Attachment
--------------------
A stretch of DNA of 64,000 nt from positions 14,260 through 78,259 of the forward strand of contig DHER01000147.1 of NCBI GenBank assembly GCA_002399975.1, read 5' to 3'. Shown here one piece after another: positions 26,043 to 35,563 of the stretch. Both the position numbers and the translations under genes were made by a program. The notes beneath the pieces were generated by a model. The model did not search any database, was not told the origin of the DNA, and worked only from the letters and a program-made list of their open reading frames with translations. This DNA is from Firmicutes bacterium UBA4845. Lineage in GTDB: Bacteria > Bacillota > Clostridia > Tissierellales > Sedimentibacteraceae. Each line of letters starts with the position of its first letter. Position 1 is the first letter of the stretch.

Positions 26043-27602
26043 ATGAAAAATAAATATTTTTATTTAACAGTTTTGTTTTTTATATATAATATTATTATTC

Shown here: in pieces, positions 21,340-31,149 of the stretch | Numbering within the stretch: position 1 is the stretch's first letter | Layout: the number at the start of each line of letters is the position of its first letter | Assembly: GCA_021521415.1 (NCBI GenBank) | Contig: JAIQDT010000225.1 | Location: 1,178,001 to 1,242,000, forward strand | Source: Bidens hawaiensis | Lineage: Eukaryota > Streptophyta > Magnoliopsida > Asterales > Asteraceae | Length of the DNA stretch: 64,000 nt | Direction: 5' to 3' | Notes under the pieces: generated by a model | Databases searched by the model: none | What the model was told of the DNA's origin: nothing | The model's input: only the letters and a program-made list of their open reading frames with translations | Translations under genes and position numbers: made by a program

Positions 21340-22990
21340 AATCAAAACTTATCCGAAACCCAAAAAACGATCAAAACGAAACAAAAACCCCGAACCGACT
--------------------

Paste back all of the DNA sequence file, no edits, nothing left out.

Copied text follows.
A stretch of DNA of 64,000 nt from positions 14,260 through 78,259 of the forward strand of contig DHER01000147.1 of NCBI GenBank assembly GCA_002399975.1, read 5' to 3'. Shown here one piece after another: positions 26,043 to 35,563 of the stretch. Both the position numbers and the translations under genes were made by a program. The notes beneath the pieces were generated by a model. The model did not search any database, was not told the origin of the DNA, and worked only from the letters and a program-made list of their open reading frames with translations. This DNA is from Firmicutes bacterium UBA4845. Lineage in GTDB: Bacteria > Bacillota > Clostridia > Tissierellales > Sedimentibacteraceae. Each line of letters starts with the position of its first letter. Position 1 is the first letter of the stretch.

Positions 26043-27602
26043 ATGAAAAATAAATATTTTTATTTAACAGTTTTGTTTTTTATATATAATATTATTATTC

Shown here: in pieces, positions 21,340-31,149 of the stretch | Numbering within the stretch: position 1 is the stretch's first letter | Layout: the number at the start of each line of letters is the position of its first letter | Assembly: GCA_021521415.1 (NCBI GenBank) | Contig: JAIQDT010000225.1 | Location: 1,178,001 to 1,242,000, forward strand | Source: Bidens hawaiensis | Lineage: Eukaryota > Streptophyta > Magnoliopsida > Asterales > Asteraceae | Length of the DNA stretch: 64,000 nt | Direction: 5' to 3' | Notes under the pieces: generated by a model | Databases searched by the model: none | What the model was told of the DNA's origin: nothing | The model's input: only the letters and a program-made list of their open reading frames with translations | Translations under genes and position numbers: made by a program

Positions 21340-22990
21340 AATCAAAACTTATCCGAAACCCAAAAAACGATCAAAACGAAACAAAAACCCCGAACCGACT